A recent study discovered how lower temperatures improved a surfactant’s activity, showing that therapeutic hypothermia is a possible treatment option for ARDS, which impacts roughly one-tenth of intensive care unit (“ICU”) patients globally. Apart from patients in ICUs, critical coronavirus patients also suffer from acute respiratory distress syndrome.
In layman’s language, therapeutic hypothermia is the intentional cooling of an individual’s body. Research conducted by Chiara Autilio and colleagues from the Jesus Perez-Gil laboratory at the Complutense University of Madrid demonstrates how therapeutic hypothermia works at the molecular level in an individual’s lungs; the research also notes how this method could effectively be applied to acute respiratory distress syndrome.
This study was presented at the 65th Biophysical Society annual meeting, which was held virtually in February. The researchers’ findings were reported in the “Nature Scientific Reports” journal earlier in January of this year.
The study explains that the surfactant is a molecular mixture found inside the lungs, which is needed for breathing. Sometimes, premature babies are born without having developed this molecular mixture, which is why they may need emergency surfactant replacement treatments to help them breathe. It should be noted, however, that this molecular mixture is broken up in grown-ups who have lung inflammation or injuries and can also be inactivated.
The team of researchers grew curious to see how cooling would affect the surfactant after discovering therapeutic hypothermia’s use in improving breathing in premature babies and prior research, which demonstrated how it benefited acute respiratory distress syndrome (“ARDS”).
The researchers observed the isolated molecular mixture in their laboratory, with Autilio stating that they discovered an improvement in the activity of the surfactant at 33º C. They discovered that at that temperature, the molecular mixture had lower surface tension, which made it easier for oxygen to enter the lungs. The researchers also discovered that the lower surface tension altered the molecules’ activity in the surfactant, thereby hindering the mixture from being affected by blood molecules, which may happen when an individual has a lung injury.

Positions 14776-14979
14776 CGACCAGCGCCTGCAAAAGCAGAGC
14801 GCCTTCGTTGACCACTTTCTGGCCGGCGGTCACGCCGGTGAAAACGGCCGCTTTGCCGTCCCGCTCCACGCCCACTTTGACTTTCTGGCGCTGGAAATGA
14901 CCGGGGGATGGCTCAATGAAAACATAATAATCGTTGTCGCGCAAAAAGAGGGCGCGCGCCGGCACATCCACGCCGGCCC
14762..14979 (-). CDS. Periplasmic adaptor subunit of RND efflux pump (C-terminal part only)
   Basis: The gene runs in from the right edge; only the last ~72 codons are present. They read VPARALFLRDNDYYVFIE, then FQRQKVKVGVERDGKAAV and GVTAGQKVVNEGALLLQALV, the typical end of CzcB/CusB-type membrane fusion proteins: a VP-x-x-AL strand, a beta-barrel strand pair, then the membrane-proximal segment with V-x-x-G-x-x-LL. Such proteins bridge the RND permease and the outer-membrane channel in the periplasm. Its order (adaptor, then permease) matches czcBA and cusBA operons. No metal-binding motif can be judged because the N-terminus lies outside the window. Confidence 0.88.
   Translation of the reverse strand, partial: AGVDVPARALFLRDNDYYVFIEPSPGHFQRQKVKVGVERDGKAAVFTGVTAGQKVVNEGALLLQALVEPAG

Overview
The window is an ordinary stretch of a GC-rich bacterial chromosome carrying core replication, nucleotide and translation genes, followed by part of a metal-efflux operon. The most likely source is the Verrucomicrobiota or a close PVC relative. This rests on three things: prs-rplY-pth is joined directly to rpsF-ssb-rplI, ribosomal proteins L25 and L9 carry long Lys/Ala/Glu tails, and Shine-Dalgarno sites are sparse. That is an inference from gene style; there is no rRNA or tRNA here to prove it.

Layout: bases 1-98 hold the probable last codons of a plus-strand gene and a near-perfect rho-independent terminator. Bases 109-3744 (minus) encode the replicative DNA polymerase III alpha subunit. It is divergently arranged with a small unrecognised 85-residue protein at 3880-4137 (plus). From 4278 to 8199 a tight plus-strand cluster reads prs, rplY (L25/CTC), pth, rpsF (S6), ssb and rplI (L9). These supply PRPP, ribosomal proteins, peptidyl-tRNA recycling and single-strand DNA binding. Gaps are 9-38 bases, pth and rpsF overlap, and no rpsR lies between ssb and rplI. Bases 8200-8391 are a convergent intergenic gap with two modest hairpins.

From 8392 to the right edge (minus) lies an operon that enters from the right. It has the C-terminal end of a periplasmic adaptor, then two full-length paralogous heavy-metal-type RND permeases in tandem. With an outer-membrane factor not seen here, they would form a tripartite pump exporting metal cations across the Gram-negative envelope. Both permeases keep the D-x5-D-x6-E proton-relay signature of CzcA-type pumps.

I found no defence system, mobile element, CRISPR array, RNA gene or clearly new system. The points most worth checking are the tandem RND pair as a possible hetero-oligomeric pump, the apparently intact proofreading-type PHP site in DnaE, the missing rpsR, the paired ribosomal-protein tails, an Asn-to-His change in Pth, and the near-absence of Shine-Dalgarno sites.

The study’s findings suggest that therapeutic hypothermia could be used to help individuals who have acute respiratory distress syndrome to breathe. Autilio noted that clinical trials are being conducted to test whether therapeutic hypothermia could be used as a treatment for severe breathing difficulties associated with the coronavirus, adding that the team of researchers would now focus on developing a surfactant for grown-ups.
Diverse research on different health conditions is currently planned or ongoing. For instance, AzurRx BioPharma Inc. (NASDAQ: AZRX) raised more than $20 million last year to finance its planned clinical trials focusing on its drug candidate intended to treat cystic fibrosis.
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